The Germans say it is an integral part of their economic strategy. The US says it’s about competitiveness. The Europeans say no manufacturer can stay competitive without it.
The it? Access to a sustainable and secure supply of raw materials.
How we obtain, use and reuse the materials that flow and circulate within the economy matters to manufacturing. Materials are the lifeblood of the sector, accounting for approximately 40% of manufacturers’ costs.
Highly volatile costs and growing supply risks have heightened concern within the import-dependent UK manufacturing community in recent years. Changing material demands driven by technological development and deployment, the rise of the consuming middle classes, environmental factors and geopolitical risks are among the factors underlining this concern.
It has been several years now since the Government published its Resource Security Action Plan, a collaborative plan developed by BIS and Defra. We wanted to look afresh at progress and look at how other countries were responding.
The results are published today in our latest report, Materials for Manufacturing: Safeguarding resources.
Our analysis was clear: manufacturing nations have developed sophisticated strategies to shield their economies from current and future material supply risks that put ours in the shade.
What shocked us was the political support, the financial backing and the level of ambition that other countries placed on this agenda. Countries like Japan, Germany, the US, South Korea and China have strategies that band around three key pillars: reducing supply risks; improving resource productivity and diversifying supply through secondary resources. All elements explicitly linked to a security of supply goal.
As the UK once again attempts to position itself as a country where manufacturing is supported and can thrive, the supply of feedstock to support those industries must feature more heavily as part of our industrial strategy. It is not enough to rely on the actions taken by the European Commission and a competent national strategy may be a means by which countries compete for inward investment in future.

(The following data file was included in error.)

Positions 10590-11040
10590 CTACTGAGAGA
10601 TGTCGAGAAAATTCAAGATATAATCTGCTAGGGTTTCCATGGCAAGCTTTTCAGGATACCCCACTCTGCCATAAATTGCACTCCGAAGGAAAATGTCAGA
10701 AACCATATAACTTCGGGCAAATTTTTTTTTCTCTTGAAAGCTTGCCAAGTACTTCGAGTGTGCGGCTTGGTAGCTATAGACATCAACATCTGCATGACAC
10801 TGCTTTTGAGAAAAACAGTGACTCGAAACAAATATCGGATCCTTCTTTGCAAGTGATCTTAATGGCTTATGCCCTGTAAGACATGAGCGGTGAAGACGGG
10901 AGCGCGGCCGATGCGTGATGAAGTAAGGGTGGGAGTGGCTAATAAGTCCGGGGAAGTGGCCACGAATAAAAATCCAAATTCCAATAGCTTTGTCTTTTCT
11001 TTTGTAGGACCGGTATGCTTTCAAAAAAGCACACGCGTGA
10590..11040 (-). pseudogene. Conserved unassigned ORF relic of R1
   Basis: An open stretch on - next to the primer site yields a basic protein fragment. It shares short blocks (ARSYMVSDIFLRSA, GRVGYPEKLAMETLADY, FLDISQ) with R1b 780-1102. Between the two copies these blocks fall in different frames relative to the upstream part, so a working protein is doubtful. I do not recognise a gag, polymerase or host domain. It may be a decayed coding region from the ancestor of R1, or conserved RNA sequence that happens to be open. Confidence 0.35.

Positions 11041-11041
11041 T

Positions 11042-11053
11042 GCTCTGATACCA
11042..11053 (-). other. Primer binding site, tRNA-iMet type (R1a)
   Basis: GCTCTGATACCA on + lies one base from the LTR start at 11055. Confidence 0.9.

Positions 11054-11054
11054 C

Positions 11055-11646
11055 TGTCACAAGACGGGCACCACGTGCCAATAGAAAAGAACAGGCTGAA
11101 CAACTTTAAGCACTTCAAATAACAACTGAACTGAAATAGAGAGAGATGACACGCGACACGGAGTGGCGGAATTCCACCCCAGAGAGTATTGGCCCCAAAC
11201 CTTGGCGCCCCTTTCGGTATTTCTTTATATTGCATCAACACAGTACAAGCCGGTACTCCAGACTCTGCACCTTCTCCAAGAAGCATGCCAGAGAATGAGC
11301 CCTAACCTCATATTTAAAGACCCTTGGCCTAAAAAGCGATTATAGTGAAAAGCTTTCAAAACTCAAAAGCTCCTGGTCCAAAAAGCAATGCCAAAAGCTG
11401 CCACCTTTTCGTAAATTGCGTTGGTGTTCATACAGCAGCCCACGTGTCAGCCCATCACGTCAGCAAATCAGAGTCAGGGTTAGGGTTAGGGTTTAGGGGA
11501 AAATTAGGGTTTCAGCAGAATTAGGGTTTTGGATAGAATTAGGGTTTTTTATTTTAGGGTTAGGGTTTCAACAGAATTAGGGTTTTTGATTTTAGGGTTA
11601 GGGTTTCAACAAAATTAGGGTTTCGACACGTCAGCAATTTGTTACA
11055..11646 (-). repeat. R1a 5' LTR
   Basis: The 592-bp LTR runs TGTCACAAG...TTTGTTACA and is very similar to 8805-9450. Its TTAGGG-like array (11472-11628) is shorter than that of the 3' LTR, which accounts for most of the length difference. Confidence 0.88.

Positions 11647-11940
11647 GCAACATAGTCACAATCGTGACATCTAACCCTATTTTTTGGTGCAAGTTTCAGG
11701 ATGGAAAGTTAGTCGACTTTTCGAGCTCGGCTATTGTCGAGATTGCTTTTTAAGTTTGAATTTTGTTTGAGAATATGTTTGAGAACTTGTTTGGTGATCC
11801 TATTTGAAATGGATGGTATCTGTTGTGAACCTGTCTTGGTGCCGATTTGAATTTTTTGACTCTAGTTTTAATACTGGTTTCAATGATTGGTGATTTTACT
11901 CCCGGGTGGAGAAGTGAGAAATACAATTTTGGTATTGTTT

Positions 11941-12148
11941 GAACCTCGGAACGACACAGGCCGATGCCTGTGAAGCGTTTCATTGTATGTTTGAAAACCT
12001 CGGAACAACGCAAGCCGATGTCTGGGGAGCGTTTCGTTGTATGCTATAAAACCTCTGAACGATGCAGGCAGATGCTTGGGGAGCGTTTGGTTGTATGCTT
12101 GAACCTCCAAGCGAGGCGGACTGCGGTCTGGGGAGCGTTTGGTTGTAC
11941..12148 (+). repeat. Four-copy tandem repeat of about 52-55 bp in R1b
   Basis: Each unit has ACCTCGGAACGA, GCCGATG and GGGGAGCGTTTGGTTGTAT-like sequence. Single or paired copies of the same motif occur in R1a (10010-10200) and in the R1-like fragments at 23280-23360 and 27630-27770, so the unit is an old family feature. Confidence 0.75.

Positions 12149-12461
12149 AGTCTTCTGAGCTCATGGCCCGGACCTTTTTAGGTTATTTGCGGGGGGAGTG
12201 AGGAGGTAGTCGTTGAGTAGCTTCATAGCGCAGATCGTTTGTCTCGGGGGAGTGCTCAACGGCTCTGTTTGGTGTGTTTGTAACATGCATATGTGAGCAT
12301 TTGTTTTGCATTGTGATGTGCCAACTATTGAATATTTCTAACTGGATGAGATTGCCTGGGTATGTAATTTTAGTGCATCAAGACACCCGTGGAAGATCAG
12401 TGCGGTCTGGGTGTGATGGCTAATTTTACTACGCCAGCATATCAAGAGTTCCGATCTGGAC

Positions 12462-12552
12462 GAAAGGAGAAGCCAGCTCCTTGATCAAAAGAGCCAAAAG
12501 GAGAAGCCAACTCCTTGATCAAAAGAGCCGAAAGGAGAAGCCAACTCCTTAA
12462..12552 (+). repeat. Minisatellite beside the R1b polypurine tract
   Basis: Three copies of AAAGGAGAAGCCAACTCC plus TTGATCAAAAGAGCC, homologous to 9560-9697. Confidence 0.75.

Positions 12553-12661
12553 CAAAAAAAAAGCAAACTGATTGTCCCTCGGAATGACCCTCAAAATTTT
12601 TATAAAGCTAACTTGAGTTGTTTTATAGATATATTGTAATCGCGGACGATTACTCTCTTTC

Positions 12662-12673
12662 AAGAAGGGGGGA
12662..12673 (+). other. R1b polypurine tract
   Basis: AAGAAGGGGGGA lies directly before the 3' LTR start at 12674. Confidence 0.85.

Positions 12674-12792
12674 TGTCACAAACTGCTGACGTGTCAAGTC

What might that strategy look like?
Well at the heart of it we think there needs to be an Office of Resource Management, a dedicated policy unit comprised of experts within BIS to drive a coherent vision and policy response to resource security. It should, we believe, act as a central point of expertise for Whitehall.
Once established, it should lead on work to regularly review and assess supply risks and work with stakeholders to mitigate them.
We also desperately need to improve our data infrastructure. At the moment we really don’t have a good understanding of how resources flow through the economy or where the opportunities are at the end of life, particularly for commercial and industrial waste.
The ORM should also drive innovation. This was a key focus of activity by our competitors and we should also be taking a more strategic approach to innovation in this space. In the short term, we call on BIS to support developing proposals for a Network of Excellence in Remanufacturing.
We also think more can be done to incentivise resource efficiency by moving responsibility for the economic opportunities from waste to BIS, conducting a resource efficiency “Red Tape Challenge” and extend tax breaks to investments in resource-efficient technology. Responsibility for waste regulation should remain with Defra.
Finally we call for greater efforts to regulate waste to enhance its economic value. A lot of this will depend on better data. But there are things that can be done now. Among our recommendations, we call on government to work with industry to consider collaborative options to improve reverse logistics. We argue for greater consistency in recycling services provided by local authorities so manufacturers have greater clarity when designing for recycling. We want to see more waste “swapping” between companies and we advocate a review of regulatory barriers hindering the reuse of waste.
Read our recommendations in the full report.